Photo via Terra Plana
The fashion industry as a whole may not have taken sustainability as far as we'd like, but at least shoe company Terra Plana makes it easier to keep your footwear green. CEO Galahad Clark—a seventh-generation shoemaker who took over the company from his father and re-launched it while starting two new lines—keeps eco-friendly practices at the top of his to-do list. Click through to see how.These days, Clark spends most of his time promoting the Vivo Barefoot, a shoe that mimics the feeling of not wearing a shoe at all—which he says stimulates all the nerve endings in your feet, increasing your overall health. But his passion for the Vivos sometimes conflicts with the rest of his job: turning out ethically-made boots, heels, flats, and pumps. "It's a challenge of conscience sometimes," he says, "but I console myself with the fact that people are never going to stop wearing sexy shoes and high heels—so if you spend as much of your life as possible barefoot, then you'll be more confident in your high heels."
But whether you're a high-heel lover or a barefoot convert, sometimes you just have to wear shoes. That's where Terra Plana's environmentally-friendly practices come in: the company uses recycled rubber, parachutes, and coats; rice husk soles and vegetable tanned leathers; and stitches instead of glue wherever possible. Each shoe is graded on the company's eco-matrix, which takes into account everything from the function and comfort to the end-of-life options, and styles that score too low are redesigned. In one case, Clark and his team took the company's best-selling heel—which scored too low on the eco-matrix—and swapped in more recycled materials while simplifying the production process to cut back on waste. In the end, the shoes are stylish, functional, and last for years. "The most un-eco-friendly thing you can do is make bad quality shoes," says Clark. "Millions and millions of shoes end up in the landfill every year."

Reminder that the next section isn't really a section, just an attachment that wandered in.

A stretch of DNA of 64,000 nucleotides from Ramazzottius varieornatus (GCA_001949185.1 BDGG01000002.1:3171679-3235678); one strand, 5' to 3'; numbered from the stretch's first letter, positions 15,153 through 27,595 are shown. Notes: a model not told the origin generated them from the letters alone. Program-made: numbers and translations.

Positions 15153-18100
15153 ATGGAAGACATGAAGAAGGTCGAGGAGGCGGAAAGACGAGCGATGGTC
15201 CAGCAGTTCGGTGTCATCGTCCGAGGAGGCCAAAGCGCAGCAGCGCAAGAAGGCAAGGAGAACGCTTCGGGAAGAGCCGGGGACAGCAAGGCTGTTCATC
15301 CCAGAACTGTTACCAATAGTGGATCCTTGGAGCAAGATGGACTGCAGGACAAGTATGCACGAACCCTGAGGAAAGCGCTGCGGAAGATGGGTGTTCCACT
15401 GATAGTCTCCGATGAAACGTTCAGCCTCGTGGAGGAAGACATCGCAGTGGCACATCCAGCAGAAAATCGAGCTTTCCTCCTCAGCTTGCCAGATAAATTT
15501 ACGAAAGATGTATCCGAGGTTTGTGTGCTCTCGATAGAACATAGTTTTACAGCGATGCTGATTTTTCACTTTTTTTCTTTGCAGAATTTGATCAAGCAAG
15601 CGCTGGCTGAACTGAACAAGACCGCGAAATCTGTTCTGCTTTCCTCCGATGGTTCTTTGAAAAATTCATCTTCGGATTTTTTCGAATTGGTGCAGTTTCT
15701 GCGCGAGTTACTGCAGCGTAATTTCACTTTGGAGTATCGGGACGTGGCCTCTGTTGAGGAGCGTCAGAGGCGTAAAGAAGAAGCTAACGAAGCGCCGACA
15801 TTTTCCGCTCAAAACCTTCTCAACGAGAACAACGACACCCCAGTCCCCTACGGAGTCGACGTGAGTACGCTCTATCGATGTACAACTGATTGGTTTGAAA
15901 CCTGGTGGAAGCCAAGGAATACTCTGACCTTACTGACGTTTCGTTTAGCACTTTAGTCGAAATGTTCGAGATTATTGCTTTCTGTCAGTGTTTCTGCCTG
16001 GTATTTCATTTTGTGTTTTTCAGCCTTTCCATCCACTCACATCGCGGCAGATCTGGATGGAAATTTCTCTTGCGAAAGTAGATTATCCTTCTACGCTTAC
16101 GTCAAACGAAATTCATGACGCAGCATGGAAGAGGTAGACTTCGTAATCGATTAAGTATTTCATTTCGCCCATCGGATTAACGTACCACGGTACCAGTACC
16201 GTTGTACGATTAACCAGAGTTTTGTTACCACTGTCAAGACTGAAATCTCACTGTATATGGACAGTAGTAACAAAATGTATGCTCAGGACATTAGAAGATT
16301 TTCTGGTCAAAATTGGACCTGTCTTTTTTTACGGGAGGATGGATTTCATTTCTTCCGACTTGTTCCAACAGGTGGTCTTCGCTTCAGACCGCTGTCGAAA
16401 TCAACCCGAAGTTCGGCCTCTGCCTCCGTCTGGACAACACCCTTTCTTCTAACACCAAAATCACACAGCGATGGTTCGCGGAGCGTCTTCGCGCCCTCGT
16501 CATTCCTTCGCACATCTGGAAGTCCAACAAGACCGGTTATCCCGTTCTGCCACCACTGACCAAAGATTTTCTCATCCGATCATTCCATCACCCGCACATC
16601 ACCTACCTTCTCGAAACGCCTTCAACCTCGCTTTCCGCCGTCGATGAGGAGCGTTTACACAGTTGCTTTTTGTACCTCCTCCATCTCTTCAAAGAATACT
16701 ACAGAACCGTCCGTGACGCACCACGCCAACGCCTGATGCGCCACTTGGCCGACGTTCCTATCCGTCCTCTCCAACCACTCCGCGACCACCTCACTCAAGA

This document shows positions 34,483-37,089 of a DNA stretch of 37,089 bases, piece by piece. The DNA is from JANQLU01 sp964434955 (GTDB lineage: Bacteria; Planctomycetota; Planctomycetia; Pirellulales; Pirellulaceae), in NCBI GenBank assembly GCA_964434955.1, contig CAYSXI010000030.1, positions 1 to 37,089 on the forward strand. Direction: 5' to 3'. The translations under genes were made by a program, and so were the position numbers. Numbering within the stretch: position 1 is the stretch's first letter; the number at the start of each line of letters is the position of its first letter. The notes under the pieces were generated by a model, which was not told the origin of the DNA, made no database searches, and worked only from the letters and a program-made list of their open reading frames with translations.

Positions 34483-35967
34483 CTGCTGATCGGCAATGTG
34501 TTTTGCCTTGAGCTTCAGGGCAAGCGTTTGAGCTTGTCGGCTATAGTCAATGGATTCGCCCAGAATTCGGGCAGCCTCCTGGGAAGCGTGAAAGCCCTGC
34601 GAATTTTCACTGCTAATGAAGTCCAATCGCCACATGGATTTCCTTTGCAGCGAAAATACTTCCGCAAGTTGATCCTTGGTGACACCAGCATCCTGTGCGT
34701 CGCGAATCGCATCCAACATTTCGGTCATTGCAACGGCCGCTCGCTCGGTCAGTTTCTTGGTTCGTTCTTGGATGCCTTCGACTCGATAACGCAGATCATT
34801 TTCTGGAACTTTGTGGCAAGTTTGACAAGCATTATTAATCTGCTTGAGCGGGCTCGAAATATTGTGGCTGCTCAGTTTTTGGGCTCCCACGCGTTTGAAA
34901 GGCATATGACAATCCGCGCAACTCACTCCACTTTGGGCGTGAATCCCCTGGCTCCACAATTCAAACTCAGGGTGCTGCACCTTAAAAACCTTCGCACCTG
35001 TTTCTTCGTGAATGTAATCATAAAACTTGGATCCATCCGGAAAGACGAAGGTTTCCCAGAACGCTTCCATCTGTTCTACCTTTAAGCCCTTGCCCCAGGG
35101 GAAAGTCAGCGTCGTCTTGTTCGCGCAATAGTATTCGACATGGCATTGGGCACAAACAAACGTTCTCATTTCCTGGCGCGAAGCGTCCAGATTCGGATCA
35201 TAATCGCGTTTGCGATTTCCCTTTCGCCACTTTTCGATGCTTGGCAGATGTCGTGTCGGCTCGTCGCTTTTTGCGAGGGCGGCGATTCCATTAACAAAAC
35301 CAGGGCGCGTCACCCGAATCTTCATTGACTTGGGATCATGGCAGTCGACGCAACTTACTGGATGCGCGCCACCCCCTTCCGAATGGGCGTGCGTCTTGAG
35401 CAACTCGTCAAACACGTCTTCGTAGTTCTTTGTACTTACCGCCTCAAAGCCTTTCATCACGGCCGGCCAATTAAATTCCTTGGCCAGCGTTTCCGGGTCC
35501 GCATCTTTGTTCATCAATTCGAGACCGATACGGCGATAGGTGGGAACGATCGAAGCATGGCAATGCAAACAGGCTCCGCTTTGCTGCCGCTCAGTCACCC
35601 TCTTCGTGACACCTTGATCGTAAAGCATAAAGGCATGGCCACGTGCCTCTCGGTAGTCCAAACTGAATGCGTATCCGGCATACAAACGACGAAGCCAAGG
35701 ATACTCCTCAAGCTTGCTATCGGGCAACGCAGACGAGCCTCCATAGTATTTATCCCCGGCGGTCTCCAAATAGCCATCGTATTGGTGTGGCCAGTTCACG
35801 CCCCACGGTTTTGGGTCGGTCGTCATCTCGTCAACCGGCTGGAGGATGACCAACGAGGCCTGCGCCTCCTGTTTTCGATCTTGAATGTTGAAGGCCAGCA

But just because your shoes will last forever doesn't always mean that's how long you want to wear them, which is why the other part of the equation is making them, as Clark says, "emotionally durable." You'll fix your favorite pair of boots, just as you'll mend your favorite pair of jeans; a big part of greening your wardrobe by fixing what you have is investing in pieces that you like enough to fix in the first place. That's where Terra Plana differs from the fashion industry; "Labels create completely new collections every year, which is a tremendous waste," says Clark. "We try to find shoes that live on and have multi-season use." But since he knows tastes and styles do change, no matter how green you are, Clark is starting a recycling program through his company in England: Bring back your well-loved Terra Planas and you'll get a discount on a new pair. "End of life is such a problem for the shoe industry," he says. "In the end, the consumers really need to lead the revolution and demand more of the companies."
More about New York Fashion Week
New York Fashion Week: Summer Rayne Oakes' Eco-Fashion Forecast
New York Fashion Week: Designers Get Thrifty
FutureFashion: Fashion Week's Green Kickoff
New York Fashion Week: 5 Green Changes We'd Like to See
New York Fashion Week: Vegetable Dyes and Blessed Silk at Bodkin